Lydia and the Pandering Pink Playstation2

Lydia and the Pandering Pink Playstation2

Written by Lydia Graslie on 9/14/2006 for

Dear Sony,
By now you've probably noticed that things aren't working out so well between us. I've been very supportive of you, financially and emotionally, but you're just not returning the favor. The PS3, for example. How horrible of you to demand that much money, when I am a poor college kid who must also pay gas, tuition, food, etc. You know I can't pay $600, or even $400, and there's no way I can pay 80-100 dollars for one game. And where is the PS3, anyway? For all of how much its supposed to kick ass I'm seeing damn little demonstration of ass-kicking. I could forgive you if you just wanted the best technology to run your games, but that's not all. There's also the 2 PS1s and 4 PS2s that I've gotten over the past several years because you can't seem to make stuff that doesn't break. That's 6 consoles in 7 years. Or, over $1500 worth of broken PlayStations. Not to mention a solid month of my time wasted over this summer while the Vaio you made was in the shop. I can understand maybe one physically defective hard drive, but two? In two months? Even then I could have forgiven you, because everybody makes mistakes. But then, last night, I discovered the pictures of the "Pink PS2" you're so secretly proud of on my computer.
 

Pink PS2

 I knew after I found these that I had to leave. You say it will bring in more women gamers. You say its new, flirtatious, and fun. I say that you have no concept of me or what I want to play, and I am done with putting up with your arrogance and your stereotype of women. I am taking the games. They deserve a better console than you. It's taken me six long years to realize it, but you are abusive and neglectful, and I am leaving you for someone better.
 
Things didn't used to be like this. You remember the PS1, right? I was 11 and you were 52. All of those hours we spent downstairs playing Monopoly, Chrono Chross, and so many others...there was nothing we couldn't do together.   In the beginning everything was perfect; you had great games, I had Christmas and birthdays. You had working technical support, and I had a working knowledge of technology. Yeah, you remember. I played my first adventure game with you. My first RPG. My first racing game, my first strategy game...the list goes on. But then things started to change. The PS1 stopped working. In a panic I rushed to my parents, who in turn rushed to the store, who were in their turn told that this was a common defect, but we'd have to send it off to you to get it fixed or buy a new one. I had so much faith in you that I bought a new one right there on the spot, because I knew that this was just a fluke and there was no way you would ever fail me again, right?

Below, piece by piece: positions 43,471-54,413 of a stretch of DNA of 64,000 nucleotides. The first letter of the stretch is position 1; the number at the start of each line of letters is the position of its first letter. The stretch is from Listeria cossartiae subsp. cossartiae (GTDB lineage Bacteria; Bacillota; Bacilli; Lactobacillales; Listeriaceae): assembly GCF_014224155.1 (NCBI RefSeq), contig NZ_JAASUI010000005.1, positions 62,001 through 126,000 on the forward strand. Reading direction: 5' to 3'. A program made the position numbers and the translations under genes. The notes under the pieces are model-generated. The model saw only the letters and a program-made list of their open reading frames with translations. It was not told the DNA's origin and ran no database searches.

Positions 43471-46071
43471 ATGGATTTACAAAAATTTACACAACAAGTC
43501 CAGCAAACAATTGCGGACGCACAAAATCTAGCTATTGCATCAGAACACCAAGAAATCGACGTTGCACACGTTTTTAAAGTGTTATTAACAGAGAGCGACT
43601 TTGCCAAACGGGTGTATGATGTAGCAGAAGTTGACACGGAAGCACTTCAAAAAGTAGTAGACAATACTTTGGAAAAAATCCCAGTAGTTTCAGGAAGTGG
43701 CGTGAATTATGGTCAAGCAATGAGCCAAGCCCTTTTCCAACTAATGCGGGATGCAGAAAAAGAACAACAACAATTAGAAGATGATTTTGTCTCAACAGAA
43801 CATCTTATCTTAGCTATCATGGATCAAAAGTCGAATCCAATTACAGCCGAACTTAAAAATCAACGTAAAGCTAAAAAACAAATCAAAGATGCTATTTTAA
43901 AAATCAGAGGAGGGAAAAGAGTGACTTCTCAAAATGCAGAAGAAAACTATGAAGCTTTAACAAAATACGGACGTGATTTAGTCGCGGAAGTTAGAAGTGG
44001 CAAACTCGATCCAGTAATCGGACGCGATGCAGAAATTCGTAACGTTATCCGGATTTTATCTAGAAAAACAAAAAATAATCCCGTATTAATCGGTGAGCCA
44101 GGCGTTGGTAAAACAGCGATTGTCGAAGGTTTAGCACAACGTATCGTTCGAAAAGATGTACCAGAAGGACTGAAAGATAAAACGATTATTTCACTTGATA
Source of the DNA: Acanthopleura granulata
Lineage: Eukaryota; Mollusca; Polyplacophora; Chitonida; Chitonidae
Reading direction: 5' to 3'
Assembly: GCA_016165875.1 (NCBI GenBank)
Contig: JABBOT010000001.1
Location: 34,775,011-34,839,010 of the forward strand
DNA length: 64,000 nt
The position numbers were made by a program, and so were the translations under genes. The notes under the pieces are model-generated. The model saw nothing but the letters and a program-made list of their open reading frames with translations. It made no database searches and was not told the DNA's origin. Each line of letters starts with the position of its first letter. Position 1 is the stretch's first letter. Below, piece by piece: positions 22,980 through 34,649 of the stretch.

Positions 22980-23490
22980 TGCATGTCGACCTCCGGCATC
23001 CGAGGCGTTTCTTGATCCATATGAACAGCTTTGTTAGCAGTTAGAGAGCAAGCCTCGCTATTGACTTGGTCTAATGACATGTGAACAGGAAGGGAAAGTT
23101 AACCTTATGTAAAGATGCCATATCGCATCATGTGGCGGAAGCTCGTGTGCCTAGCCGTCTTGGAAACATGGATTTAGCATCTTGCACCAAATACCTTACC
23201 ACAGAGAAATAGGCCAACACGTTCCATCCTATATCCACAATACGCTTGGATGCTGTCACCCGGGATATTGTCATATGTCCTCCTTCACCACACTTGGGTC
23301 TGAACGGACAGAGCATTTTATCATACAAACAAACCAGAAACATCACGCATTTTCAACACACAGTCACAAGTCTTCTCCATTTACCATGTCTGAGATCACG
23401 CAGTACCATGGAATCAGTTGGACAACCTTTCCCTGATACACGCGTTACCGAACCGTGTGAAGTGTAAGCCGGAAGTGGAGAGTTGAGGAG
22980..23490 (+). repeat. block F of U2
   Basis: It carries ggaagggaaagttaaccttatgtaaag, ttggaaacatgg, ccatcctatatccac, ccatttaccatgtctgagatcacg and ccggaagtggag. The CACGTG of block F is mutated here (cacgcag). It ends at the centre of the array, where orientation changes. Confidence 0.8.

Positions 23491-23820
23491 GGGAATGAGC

Well, I was wrong.
 
We coasted for a couple years after that. I honed my skills playing progressively more difficult games while you were fighting the rest of the world for dominance in the gaming sphere. You won, of course. You never did tell me what happened that night when you came home all torn up and dirty. I had to read for myself in the newspaper the next day that the Dreamcast and Sega were dead. Then the PS2 came out. I got one for Christmas and spent about 8 months happily whiling away the hours before the laser eye within it went blind. I was devastated. How could you do this to me again? I picked myself up off the ground and bought a new one, which within a year also died. I was angry and bitter, but I still wanted to believe that you cared for me, so I bought a third one with my own money. That one died in March. I'm now on my fourth PS2, with no plans to buy any new ones.
I'm fairly tough on my consoles, I admit. Not that I throw them through walls or anything, but I use them extensively. So I can give you maybe a bit of slack as far as the PS2s. But I can't do that with computers. I need those to work all the time. When I bought my Vaio from you last summer I fully expected it to be dependable. I was so...wrong.